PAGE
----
When I went through my last breakup, I knew it needed to end a lot sooner than when it did. I knew that my boundaries were almost non-existent, that I was over compromising and that I was spending way, waaaay too many hours agonising over trying to ‘decode’ what what going on in his head and why he would do the things he did. I was placing all my emotional energy on him instead of where I needed to truly focus it; on me.
I knew deep down that I needed to end the relationship. But I ignored it. I ignored the feelings, the subtle but intentional advice from friends and I ignored how it was impacting my health. Because we loved each other and that’s what mattered. You can always work it out if you love each other, right?
(No, often what happens is you start rocking the rose tinted glasses!)
Although, another part of why I didn’t end it was because I was afraid. I was afraid that if I let him go, he would go off with someone else and then I’d be missing out, alone and always thinking ’that could have been me but I let it go’.
I think that’s what makes breakups so hard and even harder if they ended the relationship with you, because then you feel this sense of ‘not being enough’. And I know a large part of the pain is dealing with feeling like you might ‘miss out’ on the wonderful person they evolve into if you let them go or if they’ve let go of you. That someone else will get to benefit everything you knew you could have if you’d have just persevered and tried that little bit harder. Well, I’m here to tell you that having that feeling is completely normal. And the very good news, is that you have a lot more control over this than what you think.
So, if your ex finds someone else within a heartbeat of the breakup, do this instead of feeling like you’ve lost out. Take a step back, take off the rose tinted specs and get real. People who move on crazy quick after a breakup where there were clear issues at play from their side (maybe you had some too but that bit comes later!), repeat the same patterns. So even though they’re with someone else, there’s absolutely no chance that they’ll have done the work on themselves to figure out their issues; particularly in relationships. They haven’t given themselves a moment to! People who tend to do this get hooked on the excitement and intensity of leaping straight into something else, where the true, harsh issues around themselves and relationships won’t rear their ugly heads until a few months down the line. Which, they inevitably will. So the person they’re with won’t be any better off than you are right now, despite being with them and getting the ‘best’ of them. They will probably have one hell of an emotional roller-coaster ride to come!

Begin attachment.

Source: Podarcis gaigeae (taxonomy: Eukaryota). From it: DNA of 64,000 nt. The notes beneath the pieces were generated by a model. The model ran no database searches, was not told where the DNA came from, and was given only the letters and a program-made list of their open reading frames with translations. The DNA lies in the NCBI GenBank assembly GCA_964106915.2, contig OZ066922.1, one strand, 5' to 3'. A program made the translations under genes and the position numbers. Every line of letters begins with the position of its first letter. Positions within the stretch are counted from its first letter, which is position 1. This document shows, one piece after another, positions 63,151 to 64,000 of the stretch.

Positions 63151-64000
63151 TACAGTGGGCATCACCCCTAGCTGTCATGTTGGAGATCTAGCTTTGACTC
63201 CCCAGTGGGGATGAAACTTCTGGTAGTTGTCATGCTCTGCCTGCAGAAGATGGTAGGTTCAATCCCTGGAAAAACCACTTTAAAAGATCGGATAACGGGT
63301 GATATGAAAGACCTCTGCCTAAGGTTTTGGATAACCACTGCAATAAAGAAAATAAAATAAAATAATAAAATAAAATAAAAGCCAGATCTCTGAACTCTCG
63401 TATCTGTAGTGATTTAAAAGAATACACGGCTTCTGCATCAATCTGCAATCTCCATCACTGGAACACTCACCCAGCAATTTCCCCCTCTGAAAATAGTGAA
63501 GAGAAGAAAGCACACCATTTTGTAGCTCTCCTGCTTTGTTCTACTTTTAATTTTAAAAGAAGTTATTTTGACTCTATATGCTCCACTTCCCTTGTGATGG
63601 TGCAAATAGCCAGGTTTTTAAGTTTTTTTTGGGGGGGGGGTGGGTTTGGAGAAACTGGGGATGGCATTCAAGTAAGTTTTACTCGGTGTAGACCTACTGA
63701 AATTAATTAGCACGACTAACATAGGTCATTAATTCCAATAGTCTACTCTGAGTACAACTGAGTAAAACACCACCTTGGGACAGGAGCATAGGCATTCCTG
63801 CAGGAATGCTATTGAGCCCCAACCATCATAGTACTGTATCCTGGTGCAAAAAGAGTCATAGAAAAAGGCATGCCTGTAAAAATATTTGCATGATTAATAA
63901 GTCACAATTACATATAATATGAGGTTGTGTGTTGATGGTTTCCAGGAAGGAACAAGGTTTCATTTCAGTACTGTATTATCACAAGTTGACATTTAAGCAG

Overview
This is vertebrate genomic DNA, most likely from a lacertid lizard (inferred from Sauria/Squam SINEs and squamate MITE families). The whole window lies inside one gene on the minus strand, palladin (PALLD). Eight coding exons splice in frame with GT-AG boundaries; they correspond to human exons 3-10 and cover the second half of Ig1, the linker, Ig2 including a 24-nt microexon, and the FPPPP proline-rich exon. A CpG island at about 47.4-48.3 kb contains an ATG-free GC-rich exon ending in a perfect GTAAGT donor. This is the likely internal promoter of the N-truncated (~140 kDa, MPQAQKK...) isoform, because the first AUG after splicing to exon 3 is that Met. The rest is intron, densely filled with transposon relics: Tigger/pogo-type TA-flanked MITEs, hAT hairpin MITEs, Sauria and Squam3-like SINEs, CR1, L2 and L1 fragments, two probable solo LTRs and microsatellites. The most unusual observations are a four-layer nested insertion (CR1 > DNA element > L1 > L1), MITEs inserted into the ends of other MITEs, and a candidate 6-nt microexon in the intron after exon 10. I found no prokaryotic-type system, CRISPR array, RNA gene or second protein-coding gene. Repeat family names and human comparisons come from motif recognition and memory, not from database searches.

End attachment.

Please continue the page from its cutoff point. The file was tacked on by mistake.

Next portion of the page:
But this isn’t about ex-bashing or feeling smug about that situation. What I’m trying to put over here, is that although it can be so easy to focus on what we feel we now lack when we go through a breakup, you really have to almost step outside of the emotions and get analytical about it. If they did wrong by you or couldn’t compromise or behaved in ways that made the relationship far more difficult than it should be, they will repeat that whoever they’re with. A new person or relationship is not the cure for fulfillment and it won’t erase all the underlying issues a person might have. It’s a temporary cover up. Those challenges will come up and the same pattern will be repeated with a different person.
Your job is to focus on not what you lack, but what you have. It isn’t easy and it won’t be instant but every time you feel yourself going down the rabbit hole of wondering why someone else gets to be with him/her whilst you’re alone still in such pain, make a list of all the ways in which the relationship wasn’t good for you. Sometimes seeing it on paper can bring you back to reality. Part of the reason why you feel such a void is because you’ve become so used to focusing your time and energy on the other person. Now they’re not around, where does all that go? Well, it goes on you, and that might be a strange feeling to get used to at first! But putting your attention on being the best you can be – for you, will absolutely mean that you WILL find someone else and you CAN be happy – alone or in a relationship. This is also the time to work on your own things that might have made relationships difficult. So in this case, learning how to listen to that ‘feeling’, learning to trust yourself, putting boundaries in place and acting on them.
And while you’re taking the time to heal and support yourself, you’re doing exactly the right thing to set yourself up for better relationships in the future. Your ex is simply looking for short-term fixes.
So who will be better off in the long-run? Well, I think you know the answer to that one.